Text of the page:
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Michael Mina and Adam Sobel of RN74

Photos: Patricia Chang

This week marks RN74's fifth anniversary, though it doesn't outwardly appear to have aged a day. Founded by Michael Mina and sommelier Rajat Parr, the French-inspired restaurant was intended as a casual counterpart to swanky Michael Mina, with a killer selection of Burgundy. Jason Berthold ran the kitchen for four years before departing in 2013; his replacement, Adam Sobel, immediately made a splash by winning the local Cochon555 crown and then taking home the King of Porc title against the likes of Jason Franey, Mike Isabella, Ryan Smith, and Missy Robbins in the national Grand Cochon competition. The duo sat down to discuss the restaurant's past and future, why they want Bauer and Michelin to give them another look, and coordinating with the restaurant's twin up in Seattle.

Michael, let's start with you. When you first envisioned the RN74 concept, what did you want the restaurant to be?

Michael Mina: When [sommelier and RN74 co-owner] Rajat Parr and I had Michael Mina at the St. Francis, he had a really dynamic wine list over there. So when we'd get down to one bottle on that list, it would be really hard, because with a big list like that, you can't just 86 different bottles every night. The little space across the way, which is now Clock Bar, became the center for an idea Raj had for a wine bar called The Last Bottle. And he came up with the idea of the train board, when we got down to the last bottle, we'd take it off the list in the morning and put it up on this board and sell it. And I agreed that it was a really great idea—for a restaurant.

Raj is really passionate about Burgundy, and we started talking about creating a restaurant that focused on Burgundy wines, with a modern French bistro feel. The food style I've always done is very bold—I like bold acidity, sweetness, spice, richness—and that's not always the most wine-friendly style of food. Raj was very good at working with my style of food, but for this restaurant, we wanted to think about wine first, and think about how the food and wine experience worked together.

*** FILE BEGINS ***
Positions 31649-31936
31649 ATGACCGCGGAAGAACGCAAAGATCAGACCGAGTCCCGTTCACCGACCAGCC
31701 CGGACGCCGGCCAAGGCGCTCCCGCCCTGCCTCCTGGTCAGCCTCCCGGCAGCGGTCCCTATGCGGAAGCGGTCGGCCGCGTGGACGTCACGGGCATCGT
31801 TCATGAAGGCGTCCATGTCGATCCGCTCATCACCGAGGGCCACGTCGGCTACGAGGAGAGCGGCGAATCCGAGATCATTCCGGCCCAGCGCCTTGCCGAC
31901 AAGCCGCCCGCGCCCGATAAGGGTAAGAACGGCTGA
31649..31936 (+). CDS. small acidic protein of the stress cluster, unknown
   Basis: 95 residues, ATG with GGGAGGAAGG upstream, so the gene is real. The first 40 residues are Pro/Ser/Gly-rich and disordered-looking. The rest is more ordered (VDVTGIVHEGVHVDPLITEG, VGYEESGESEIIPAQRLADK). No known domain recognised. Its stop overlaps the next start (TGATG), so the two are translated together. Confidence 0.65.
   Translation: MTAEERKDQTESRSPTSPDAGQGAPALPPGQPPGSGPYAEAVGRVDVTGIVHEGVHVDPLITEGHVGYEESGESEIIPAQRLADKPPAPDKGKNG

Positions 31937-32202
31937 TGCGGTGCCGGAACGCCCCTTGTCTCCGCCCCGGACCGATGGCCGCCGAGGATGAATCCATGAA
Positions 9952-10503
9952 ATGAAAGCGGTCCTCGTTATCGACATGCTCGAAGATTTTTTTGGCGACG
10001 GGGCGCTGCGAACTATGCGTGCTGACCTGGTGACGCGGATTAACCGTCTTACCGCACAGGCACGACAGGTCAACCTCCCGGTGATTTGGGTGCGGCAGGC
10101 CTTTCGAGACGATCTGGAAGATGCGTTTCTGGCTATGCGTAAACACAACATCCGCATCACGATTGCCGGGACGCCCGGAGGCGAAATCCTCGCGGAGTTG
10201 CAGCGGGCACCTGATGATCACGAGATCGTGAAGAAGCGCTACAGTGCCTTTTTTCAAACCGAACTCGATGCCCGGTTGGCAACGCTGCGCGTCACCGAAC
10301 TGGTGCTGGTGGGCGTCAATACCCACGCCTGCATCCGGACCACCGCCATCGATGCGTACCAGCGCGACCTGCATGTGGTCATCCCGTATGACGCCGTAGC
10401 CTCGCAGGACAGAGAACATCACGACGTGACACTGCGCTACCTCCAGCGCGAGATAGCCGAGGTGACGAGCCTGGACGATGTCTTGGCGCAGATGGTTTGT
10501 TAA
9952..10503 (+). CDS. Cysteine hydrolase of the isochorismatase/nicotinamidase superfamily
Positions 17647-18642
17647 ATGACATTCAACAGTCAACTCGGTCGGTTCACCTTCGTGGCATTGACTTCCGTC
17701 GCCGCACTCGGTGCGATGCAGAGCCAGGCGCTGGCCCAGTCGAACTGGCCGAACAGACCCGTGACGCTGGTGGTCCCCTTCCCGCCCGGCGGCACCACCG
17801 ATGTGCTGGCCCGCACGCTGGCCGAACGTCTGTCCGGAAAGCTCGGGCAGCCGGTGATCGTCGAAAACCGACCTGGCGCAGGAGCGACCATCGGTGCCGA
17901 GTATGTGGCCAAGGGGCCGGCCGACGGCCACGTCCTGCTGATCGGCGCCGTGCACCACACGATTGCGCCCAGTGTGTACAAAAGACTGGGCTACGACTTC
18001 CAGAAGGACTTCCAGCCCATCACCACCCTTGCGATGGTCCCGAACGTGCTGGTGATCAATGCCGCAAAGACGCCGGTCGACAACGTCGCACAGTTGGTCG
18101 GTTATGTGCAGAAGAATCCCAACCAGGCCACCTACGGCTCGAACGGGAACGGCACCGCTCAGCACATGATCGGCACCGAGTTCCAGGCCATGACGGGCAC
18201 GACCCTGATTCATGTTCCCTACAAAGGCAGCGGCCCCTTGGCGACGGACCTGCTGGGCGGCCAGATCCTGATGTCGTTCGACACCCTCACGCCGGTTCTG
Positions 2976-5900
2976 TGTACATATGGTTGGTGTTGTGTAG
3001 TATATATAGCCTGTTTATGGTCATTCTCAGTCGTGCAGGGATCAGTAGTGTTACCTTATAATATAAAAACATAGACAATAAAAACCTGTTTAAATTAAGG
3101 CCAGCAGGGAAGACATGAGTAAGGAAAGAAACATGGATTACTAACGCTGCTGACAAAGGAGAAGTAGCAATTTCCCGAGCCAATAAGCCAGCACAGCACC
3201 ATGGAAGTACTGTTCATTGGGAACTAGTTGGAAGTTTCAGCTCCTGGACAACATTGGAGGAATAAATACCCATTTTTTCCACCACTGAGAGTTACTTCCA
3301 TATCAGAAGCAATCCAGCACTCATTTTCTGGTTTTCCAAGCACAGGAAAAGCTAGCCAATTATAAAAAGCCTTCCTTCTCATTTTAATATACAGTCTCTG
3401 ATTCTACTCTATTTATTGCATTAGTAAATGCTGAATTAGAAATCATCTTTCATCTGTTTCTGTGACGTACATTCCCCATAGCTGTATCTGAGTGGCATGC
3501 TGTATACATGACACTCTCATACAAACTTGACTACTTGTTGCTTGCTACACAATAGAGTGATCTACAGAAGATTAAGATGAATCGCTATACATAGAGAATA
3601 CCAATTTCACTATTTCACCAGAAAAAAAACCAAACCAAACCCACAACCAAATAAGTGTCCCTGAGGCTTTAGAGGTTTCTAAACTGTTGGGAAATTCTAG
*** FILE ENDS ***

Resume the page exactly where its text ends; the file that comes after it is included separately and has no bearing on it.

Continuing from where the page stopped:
So how did you go about choosing this space?

MM: Whenever I travel, I check out new spaces and restaurants. At that time—2009, when the economy was really down—we wanted to create a restaurant with a very warm and social feel. There's a restaurant, Public, in New York, that was designed by AvroKo, and I always loved the feel of it. Whenever I went, I'd go, "You could drop this in San Francisco tomorrow," because it just had that level of chic in the design, but it was very social in feel. So we agreed on AvroKo, and the train board morphed into a whole feeling for the space, with the market list of wines on the opposite wall.

From day one, we wanted this space to have two menus—one for the wine bar, the other for the restaurant. We put the movable wall into the atrium space, so we could create different experiences depending on volume—make it more intimate, or expand it by moving it back. The idea was to have a very high level of wine and a very high level of food, but in a more casual environment.

Even in a casual environment, Burgundy isn't the most affordable luxury. Given that it was the height of the recession, was it stressful or scary to bring this place online?

MM: It was. Although one thing that helped was the [Enomatic machine], and being able to have 18 wines by the glass. People wouldn't order a whole bottle, but they would have a glass. And we kept food prices low. For what you're getting, the food prices—both back then, and to this day—are pretty reasonable. We're still using very high-level product, and there's a high level of detail that goes into the food, but I'd say the price point is 20-30% lower than many similarly-styled restaurants.

Now that the city's in a boom, have you felt the urge to make it more high-end?

MM: Well, that's where Adam comes in. Whenever you have a new chef, the food's direction changes, but I genuinely feel that at this moment, the food at this restaurant is some of the very best in the city. We didn't have to really change the price point much to do it—Adam's been able to just raise that level on his own. All the elements are coalescing to help him do that: having more folks in the kitchen, having a staff that's been together for a longer period of time.